In the case of CIT vs. M/s Group ISM P. Ltd. : ITA No. 325/2014 (Del), the assessee had made payments to two UAE based companies, namely, CGS International, UAE (“CGS”) and M/s Marble Arts & Crafts LLC, UAE (“MAC”), without any deduction of tax at source. The assessing officer disallowed the said expenditure under section 40(a) (i) of the IT Act as the assessee failed to deduct tax at source. On appeal before CIT (A), it was noted that assessee was awarded project management consultancy by the Works Department of the Emirate of Abu Dhabi pursuant to which assessee was required to act as consultant for project management of marble works for Shaekh Zayed Bin Sultan Al Nahyan mosque at Abu Dhabi. The contract required the assesse to organize procurement of marble from India and supervise the processing at Abu Dhabi.
On analysis of the agreements, the CIT(A) noted that MAC received consideration for assistance in documentation, guidance and liaison with various departments towards assisting assessee in its work in UAE and thus were in nature of “liaison services in Abu Dhabi", while payments to CGS International were made to procure clients and market assessee’s services as “agent in UAE work" and thus, held that the payments made by assessee to the two UAE entities would not fall within the purview of “technical services”, as defined in Explanation 2 to Section 9(1)(vii). The CIT(A) agreed with assessee’s contention that Article 14 of DTAA with UAE relating to Independent Personal Services was applicable and that the benefit available under the said treaty cannot be denied on the sole premise that the two UAE entities were companies. The CIT(A) further held that since such remittances to non-resident entities was liable to be taxed in UAE, therefore, no TDS was required therefrom.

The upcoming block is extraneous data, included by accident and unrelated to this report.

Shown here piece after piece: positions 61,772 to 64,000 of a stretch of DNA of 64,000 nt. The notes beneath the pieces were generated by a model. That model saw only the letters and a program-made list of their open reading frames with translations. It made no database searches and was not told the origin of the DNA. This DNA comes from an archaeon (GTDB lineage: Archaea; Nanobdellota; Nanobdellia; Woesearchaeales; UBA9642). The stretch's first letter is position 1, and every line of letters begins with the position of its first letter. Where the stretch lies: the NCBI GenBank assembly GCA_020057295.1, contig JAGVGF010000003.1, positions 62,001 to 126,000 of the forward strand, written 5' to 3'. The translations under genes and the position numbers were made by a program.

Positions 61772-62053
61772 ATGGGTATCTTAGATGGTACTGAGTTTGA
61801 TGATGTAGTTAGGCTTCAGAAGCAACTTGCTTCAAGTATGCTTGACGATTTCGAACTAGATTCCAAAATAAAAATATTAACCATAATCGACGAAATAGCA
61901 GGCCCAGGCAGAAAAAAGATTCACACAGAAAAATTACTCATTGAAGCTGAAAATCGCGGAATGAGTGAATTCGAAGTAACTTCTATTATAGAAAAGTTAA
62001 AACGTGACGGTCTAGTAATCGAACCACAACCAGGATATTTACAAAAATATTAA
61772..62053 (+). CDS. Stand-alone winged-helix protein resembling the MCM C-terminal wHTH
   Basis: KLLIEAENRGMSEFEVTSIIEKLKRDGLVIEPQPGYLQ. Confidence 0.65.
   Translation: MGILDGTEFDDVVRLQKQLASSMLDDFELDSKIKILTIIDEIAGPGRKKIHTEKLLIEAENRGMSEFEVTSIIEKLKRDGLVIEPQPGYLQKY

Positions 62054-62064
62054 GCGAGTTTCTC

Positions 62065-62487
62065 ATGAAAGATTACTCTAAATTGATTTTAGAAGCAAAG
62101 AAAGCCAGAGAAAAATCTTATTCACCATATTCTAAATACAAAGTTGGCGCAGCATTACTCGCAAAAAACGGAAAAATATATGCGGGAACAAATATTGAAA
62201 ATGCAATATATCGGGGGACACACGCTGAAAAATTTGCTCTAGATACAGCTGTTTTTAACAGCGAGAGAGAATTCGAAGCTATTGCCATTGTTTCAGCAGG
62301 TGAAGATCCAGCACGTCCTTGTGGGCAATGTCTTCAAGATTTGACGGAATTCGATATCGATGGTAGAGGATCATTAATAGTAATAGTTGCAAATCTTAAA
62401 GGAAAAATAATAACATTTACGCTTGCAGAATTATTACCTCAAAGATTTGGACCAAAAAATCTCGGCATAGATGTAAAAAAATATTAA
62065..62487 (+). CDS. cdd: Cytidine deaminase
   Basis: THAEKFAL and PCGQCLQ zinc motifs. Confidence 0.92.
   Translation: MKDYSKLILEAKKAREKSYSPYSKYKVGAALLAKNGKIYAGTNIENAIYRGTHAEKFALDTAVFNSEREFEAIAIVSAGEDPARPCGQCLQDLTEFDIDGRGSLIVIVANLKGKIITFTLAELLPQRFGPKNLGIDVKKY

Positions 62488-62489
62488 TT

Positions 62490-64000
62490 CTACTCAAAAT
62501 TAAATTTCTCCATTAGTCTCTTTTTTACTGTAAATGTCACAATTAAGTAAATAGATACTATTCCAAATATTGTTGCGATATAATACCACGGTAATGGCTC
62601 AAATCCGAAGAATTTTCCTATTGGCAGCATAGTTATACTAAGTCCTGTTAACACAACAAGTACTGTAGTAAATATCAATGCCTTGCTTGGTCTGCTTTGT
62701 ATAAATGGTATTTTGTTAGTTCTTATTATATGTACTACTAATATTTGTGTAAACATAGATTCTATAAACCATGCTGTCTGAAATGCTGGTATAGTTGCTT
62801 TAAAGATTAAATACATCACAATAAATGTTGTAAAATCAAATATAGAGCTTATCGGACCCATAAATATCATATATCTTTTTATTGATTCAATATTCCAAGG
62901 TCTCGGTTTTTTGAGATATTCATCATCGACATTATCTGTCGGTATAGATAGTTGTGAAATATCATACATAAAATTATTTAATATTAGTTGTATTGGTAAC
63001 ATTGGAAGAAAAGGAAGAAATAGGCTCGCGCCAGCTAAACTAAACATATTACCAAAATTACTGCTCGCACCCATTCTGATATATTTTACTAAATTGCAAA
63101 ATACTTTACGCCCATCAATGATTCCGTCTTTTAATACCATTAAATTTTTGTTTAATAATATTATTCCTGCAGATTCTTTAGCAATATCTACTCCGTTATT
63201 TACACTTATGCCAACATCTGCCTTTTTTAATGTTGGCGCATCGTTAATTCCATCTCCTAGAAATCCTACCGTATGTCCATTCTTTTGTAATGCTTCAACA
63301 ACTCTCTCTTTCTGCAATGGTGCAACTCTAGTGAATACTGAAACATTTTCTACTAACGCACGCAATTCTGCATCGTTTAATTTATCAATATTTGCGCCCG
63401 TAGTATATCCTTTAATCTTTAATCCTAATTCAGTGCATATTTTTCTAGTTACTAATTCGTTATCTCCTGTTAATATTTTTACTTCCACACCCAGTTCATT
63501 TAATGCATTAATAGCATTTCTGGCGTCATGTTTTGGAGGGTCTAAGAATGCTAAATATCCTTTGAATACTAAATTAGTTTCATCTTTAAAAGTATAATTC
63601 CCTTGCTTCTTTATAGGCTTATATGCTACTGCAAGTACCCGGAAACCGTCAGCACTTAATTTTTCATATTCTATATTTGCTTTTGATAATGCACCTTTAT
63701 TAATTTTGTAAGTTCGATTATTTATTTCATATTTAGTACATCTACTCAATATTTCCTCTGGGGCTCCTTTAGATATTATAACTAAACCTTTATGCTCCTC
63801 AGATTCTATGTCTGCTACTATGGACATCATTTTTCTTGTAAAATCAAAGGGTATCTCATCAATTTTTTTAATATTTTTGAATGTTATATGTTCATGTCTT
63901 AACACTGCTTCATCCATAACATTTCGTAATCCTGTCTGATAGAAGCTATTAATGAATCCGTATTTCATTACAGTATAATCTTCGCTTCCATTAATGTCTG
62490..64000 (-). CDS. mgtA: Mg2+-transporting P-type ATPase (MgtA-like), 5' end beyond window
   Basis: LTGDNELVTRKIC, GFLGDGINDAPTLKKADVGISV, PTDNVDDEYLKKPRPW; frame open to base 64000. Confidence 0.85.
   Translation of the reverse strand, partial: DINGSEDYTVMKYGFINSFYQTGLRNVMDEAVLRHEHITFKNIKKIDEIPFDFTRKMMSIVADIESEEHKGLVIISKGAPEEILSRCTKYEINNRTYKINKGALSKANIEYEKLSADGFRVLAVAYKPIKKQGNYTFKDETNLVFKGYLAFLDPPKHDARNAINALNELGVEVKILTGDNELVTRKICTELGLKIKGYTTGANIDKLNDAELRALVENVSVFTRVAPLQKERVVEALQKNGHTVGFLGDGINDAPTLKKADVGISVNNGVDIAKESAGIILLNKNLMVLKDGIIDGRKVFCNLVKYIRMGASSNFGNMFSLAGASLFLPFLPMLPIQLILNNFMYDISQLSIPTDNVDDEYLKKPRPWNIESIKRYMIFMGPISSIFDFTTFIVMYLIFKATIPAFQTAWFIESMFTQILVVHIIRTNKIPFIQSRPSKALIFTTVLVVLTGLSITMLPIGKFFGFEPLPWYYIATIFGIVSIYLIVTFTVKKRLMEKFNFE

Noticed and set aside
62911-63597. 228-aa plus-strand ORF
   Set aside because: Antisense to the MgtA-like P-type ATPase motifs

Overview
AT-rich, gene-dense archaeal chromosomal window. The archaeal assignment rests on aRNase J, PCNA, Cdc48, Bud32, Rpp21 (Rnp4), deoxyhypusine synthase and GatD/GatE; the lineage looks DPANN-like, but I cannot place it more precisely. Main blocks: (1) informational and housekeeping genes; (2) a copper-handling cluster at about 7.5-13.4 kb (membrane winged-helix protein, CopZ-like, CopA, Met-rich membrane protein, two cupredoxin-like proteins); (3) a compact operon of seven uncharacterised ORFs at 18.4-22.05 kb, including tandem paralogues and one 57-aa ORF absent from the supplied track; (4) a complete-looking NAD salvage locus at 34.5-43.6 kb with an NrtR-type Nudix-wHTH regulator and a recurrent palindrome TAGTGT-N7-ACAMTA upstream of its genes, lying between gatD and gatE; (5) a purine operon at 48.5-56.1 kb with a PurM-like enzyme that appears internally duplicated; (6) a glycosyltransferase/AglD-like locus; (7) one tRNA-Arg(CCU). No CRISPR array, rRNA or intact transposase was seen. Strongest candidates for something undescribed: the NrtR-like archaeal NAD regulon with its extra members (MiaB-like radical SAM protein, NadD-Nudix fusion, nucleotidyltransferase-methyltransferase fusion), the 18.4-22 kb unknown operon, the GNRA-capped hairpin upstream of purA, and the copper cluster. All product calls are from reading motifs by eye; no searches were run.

On appeal by the Revenue, the Tribunal upheld CIT(A)’s order. Aggrieved by the order of Tribunal, Revenue preferred an appeal before the High Court. Before the High Court, the primary issue raised for consideration was regarding interpretation of the phrase “fees for technical services” as defined in Explanation 2 to Section 9(1) (vii) which defined the same as managerial, technical or consultancy services and whether the so called “consultancy services” rendered by CGS and MAC would fall under the ambit of the said phrase or not. The High Court noted that CGS and MAC, being UAE entities, were not having PE in India, and accordingly, the payments to said entities could only be taxed under section 9 of the Act. The High Court further observed that actual nature of services rendered by CGS and MAC needs to be examined for determination of the requirement of withholding tax. The High Court held that since CGS and MAC acted as agents of assessee for liaison services and/or soliciting business for assessee, such services cannot be said to be included within the meaning of “consultancy services”, as that would amount to unduly expanding the scope of the term “consultancy””.
In so far as the applicability of Article 14 of DTAA with UAE relating to Independent personal Services was concerned, the High Court noted that the said Article applied to resident of a contracting state and that “resident of a contracting state” as per UAE Treaty is any person under the laws of that state who is liable to tax therein. It was noted that Article 3(e) of the India–UAE Treaty included a company and that the payee companies were liable to tax under Article 14 or Article 22 of the DTAA in respect of amounts paid by the assessee. It was thus held that Article 14 of the DTAA was applicable.